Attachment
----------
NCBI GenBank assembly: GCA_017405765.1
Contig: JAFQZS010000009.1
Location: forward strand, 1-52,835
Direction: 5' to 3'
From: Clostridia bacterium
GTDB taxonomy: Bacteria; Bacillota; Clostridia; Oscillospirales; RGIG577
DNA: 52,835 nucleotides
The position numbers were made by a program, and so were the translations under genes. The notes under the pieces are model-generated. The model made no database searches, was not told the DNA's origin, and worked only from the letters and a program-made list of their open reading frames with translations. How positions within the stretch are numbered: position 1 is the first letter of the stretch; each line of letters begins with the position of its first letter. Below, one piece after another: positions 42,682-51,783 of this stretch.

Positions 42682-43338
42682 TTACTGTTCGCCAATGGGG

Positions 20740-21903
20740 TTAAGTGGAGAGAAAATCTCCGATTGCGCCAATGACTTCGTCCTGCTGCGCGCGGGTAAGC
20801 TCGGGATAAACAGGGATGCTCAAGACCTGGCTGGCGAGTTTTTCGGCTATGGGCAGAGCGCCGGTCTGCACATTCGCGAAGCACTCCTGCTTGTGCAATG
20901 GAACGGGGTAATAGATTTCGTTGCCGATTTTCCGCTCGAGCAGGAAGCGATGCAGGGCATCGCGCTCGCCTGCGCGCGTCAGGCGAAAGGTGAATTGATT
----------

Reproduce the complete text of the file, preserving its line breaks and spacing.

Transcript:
NCBI GenBank assembly: GCA_017405765.1
Contig: JAFQZS010000009.1
Location: forward strand, 1-52,835
Direction: 5' to 3'
From: Clostridia bacterium
GTDB taxonomy: Bacteria; Bacillota; Clostridia; Oscillospirales; RGIG577
DNA: 52,835 nucleotides
The position numbers were made by a program, and so were the translations under genes. The notes under the pieces are model-generated. The model made no database searches, was not told the DNA's origin, and worked only from the letters and a program-made list of their open reading frames with translations. How positions within the stretch are numbered: position 1 is the first letter of the stretch; each line of letters begins with the position of its first letter. Below, one piece after another: positions 42,682-51,783 of this stretch.

Positions 42682-43338
42682 TTACTGTTCGCCAATGGGG

Positions 20740-21903
20740 TTAAGTGGAGAGAAAATCTCCGATTGCGCCAATGACTTCGTCCTGCTGCGCGCGGGTAAGC
20801 TCGGGATAAACAGGGATGCTCAAGACCTGGCTGGCGAGTTTTTCGGCTATGGGCAGAGCGCCGGTCTGCACATTCGCGAAGCACTCCTGCTTGTGCAATG
20901 GAACGGGGTAATAGATTTCGTTGCCGATTTTCCGCTCGAGCAGGAAGCGATGCAGGGCATCGCGCTCGCCTGCGCGCGTCAGGCGAAAGGTGAATTGATT